Some people 'need more sleep' and are 'born to nap', study claims

29 July 2021, 15:04

A new study has found that people may be more genetically prone to napping (stock image)
A new study has found that people may be more genetically prone to napping (stock image). Picture: Getty

A new study has claimed that some people are more prone to napping due to genetics.

With many of us working from home over the last year, we're guessing there's been a pretty big rise the number of people partial to the odd lunchtime nap.

Napping is a huge part of life for many people, and a new study has shown that there could be a scientific reason why some of us love them more than others.

According to scientists at Massachusetts General Hospital (MGH), our desire to nap could be down to genetics. Their research, published in the Nature Communications journal, found that some people are more prone to naps.

The study found that genetics could be linked to our need to nap (stock image)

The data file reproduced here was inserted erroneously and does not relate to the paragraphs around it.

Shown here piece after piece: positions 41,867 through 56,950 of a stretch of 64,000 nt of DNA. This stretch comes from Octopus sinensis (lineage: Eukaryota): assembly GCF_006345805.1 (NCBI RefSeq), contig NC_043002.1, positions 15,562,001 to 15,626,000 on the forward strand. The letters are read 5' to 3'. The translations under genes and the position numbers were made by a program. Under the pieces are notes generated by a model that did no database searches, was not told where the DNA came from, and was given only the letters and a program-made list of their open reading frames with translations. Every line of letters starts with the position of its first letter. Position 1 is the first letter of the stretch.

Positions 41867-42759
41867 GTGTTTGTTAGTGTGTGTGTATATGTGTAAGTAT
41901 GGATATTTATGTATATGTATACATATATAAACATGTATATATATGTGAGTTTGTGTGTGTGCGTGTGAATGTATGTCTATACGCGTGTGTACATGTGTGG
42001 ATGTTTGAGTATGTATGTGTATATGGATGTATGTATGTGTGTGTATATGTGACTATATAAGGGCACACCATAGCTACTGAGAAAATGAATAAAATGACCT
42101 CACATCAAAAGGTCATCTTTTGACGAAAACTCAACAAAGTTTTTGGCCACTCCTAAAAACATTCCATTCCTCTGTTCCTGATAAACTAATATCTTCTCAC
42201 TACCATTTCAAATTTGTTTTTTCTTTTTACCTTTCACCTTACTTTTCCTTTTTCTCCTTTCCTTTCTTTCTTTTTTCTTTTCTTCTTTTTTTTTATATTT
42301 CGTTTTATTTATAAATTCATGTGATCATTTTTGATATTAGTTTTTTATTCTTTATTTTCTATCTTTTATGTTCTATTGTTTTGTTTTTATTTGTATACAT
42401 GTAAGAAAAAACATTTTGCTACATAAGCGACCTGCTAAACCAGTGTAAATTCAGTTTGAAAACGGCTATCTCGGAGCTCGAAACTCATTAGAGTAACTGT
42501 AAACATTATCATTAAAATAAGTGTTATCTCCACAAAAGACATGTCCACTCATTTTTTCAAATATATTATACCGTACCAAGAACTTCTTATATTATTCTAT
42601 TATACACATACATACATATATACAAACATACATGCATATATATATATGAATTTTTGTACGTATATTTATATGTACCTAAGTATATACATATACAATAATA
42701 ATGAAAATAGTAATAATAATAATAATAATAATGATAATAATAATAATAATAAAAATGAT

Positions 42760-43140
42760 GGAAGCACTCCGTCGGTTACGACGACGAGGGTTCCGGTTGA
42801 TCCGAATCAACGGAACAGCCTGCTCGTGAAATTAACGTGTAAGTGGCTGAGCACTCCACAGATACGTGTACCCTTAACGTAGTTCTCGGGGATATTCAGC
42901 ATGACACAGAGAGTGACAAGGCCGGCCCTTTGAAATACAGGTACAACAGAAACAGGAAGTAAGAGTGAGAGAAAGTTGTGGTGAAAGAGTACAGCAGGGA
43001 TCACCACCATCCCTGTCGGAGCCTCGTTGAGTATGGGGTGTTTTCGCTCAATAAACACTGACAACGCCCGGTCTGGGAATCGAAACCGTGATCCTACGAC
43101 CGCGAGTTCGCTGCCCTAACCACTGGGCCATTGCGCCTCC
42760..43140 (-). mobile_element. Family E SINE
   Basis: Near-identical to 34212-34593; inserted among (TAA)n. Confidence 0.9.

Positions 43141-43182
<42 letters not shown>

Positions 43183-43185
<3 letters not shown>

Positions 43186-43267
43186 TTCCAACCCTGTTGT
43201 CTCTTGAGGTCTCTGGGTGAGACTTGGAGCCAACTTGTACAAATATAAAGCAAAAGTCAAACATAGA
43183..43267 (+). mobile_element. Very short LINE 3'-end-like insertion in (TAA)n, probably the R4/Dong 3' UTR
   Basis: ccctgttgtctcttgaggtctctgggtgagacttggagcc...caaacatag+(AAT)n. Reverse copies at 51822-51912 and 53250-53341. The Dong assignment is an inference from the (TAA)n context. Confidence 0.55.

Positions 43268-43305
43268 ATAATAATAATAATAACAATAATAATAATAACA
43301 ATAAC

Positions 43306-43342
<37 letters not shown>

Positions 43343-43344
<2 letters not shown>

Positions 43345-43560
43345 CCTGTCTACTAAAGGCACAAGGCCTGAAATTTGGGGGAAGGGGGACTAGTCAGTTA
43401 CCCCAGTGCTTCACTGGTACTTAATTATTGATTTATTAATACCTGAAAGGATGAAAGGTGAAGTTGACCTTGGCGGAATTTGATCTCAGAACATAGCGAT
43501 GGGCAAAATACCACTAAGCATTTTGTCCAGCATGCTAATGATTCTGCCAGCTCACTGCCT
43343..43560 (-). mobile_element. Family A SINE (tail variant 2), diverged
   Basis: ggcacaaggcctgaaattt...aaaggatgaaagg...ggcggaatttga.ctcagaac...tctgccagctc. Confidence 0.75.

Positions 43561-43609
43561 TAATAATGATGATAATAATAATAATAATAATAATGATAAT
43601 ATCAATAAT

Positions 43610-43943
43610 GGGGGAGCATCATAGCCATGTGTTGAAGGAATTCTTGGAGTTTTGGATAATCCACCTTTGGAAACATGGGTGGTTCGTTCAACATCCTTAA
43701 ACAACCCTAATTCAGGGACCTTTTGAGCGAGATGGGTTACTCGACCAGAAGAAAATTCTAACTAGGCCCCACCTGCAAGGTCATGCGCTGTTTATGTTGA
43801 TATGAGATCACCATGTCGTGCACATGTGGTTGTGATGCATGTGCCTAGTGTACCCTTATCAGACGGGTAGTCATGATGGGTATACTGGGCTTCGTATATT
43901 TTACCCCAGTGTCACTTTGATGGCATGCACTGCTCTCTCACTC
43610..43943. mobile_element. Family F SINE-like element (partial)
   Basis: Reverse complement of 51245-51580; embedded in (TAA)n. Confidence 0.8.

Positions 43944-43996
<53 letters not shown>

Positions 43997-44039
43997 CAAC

The study found that genetics could be linked to our need to nap (stock image). Picture: Getty

As reported by Tyla, Dr Hassan Dashti said: "Napping is somewhat controversial. It was important to try to disentangle the biological pathways that contribute to why we nap."

Researchers analysed genetic information from 452,633 people, and participants were also asked how many times they napped during the day. They were given three choices of answers - never/rarely, sometimes or usually - and some were also asked to wear an activity monitor, or accelerometers, to monitor their naps.

"That gave an extra layer of confidence that what we found is real and not an artefact," said Dr Dashti.

Researchers carried out a A genome-wide association study (GWAS) to determine genetic variations associated with napping.

The study comes from scientists at Massachusetts General Hospital (MGH) (stock image)
The study comes from scientists at Massachusetts General Hospital (MGH) (stock image). Picture: Getty

The study identified 123 regions in the human genome associated with sleeping during the day, and a large number of these regions were already associated with napping.

While the study did find that some people napped because they had woken up early or slept badly, it also found that some people needed more sleep.

Dr Dashti said: "This tells us that daytime napping is biologically driven and not just an environmental or behavioural choice."